Increasing product popularity on the world wide web is a fine art. It depends on many factors that partake in the complex mix.
Many people have thought a lot regarding how to get positive reviews on the Internet. One method is to take a pause before requesting for a response from the clientele.
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The study regarding this art of increasing ratings was published in the Journal of Consumer Psychology recently.
Those clients who waited a long time or were left in the lull, till they gave the final review of the product or service, were more likely to wax philosophical about the merits of the merchandise or experience.
Over 166,000 online restaurant reviews were tallied up by the experts. A Google Maps app was employed along with the data in the reviewer’s profile to gauge how s/he would rate the restaurant.
The distance between the reviewer and the restaurant was also crucial in the outcome, be it positive or negative. It was a case of reviewers giving better opinions when they had to travel long-distance to restaurants than when the restaurant was in their home town.
A similar effect was noted down by researchers when the customers waited a few months before writing down how the food and ambience was at the restaurant. It seems to be the case that time is a great healer.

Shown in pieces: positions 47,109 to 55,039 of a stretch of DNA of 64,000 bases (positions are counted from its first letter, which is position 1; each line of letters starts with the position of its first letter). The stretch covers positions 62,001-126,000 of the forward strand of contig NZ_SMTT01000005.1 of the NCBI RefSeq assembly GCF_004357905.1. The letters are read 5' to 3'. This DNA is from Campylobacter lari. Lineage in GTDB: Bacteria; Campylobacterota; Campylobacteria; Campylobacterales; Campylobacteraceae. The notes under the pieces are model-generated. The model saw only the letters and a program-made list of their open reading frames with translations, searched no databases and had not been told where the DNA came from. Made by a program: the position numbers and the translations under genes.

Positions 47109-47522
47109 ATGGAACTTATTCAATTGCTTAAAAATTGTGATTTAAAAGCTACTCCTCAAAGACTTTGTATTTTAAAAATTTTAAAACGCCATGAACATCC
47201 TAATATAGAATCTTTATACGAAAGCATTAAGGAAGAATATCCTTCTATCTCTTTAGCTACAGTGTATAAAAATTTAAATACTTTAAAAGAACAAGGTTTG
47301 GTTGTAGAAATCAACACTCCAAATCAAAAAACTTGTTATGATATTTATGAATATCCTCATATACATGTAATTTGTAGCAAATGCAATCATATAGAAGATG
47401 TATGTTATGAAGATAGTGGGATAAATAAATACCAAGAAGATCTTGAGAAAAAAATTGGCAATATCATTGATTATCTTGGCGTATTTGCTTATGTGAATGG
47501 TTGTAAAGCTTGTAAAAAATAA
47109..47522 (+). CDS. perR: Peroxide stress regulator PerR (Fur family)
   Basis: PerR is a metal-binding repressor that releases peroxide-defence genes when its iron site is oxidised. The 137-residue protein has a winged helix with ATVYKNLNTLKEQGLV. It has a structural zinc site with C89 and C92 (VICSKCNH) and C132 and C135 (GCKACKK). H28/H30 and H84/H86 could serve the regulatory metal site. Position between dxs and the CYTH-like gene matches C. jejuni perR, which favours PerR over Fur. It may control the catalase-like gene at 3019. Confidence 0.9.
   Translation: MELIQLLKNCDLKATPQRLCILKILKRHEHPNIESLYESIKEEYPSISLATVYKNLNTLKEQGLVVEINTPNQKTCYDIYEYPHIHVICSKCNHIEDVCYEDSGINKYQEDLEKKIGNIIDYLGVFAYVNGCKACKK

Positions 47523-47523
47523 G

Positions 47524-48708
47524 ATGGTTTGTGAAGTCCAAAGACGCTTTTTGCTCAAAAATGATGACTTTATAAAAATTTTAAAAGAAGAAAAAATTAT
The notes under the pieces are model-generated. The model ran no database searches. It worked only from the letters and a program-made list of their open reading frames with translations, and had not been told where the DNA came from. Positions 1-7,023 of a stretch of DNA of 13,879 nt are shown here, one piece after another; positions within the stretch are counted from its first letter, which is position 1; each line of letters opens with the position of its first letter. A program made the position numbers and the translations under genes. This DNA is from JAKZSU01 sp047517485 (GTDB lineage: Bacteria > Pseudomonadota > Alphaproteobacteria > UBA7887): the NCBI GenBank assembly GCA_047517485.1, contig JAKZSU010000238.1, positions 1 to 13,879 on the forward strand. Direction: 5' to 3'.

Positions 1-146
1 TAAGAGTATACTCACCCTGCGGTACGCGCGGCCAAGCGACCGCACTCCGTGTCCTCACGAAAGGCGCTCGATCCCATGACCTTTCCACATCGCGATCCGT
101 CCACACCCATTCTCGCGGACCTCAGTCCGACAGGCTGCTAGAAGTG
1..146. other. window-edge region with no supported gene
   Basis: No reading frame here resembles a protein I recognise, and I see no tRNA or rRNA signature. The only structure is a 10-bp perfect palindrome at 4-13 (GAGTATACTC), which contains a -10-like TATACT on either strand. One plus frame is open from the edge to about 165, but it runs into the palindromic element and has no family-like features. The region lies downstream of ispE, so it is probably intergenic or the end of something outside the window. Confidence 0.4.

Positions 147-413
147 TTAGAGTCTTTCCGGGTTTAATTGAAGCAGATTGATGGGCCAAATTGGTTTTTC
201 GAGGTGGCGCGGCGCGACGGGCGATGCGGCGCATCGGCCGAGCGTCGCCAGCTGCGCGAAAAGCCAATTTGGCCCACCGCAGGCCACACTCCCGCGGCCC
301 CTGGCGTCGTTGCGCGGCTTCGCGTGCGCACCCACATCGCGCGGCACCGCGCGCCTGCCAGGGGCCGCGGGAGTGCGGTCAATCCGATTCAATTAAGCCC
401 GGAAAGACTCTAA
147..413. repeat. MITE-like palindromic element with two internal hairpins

The highest ratings were seen with extreme separation in time and distance. Such reviews were overflowing with praise and support for the restaurant staff and administration.
This booster effect was surely an instance of two causal agents amalgamating with each other to increase the positivity factor to the max.
The experts observed the words used to describe the dining experience by the reviewers. Those who were far away from home and took longer to write the reviews tended to use words such as “It was a pleasant experience”.
Meanwhile, those reviewers who were at their home turf and near the restaurant in time and space tended to appraise the food, ambience and service more realistically while also writing negative words more often.
It seems that closer eateries are taken for granted and distance lends enchantment to the view. This finding holds seminal importance for the restaurant industry which is a multibillion dollar enterprise.
The reviewer feedback will have to be delayed in time and space for the restaurants to get favorable responses from customers.
Finally, such as scheme could also benefit customers who would be able to see their fine dining experiences through rose-tinted glasses instead of in a manner tantamount to bitter realism.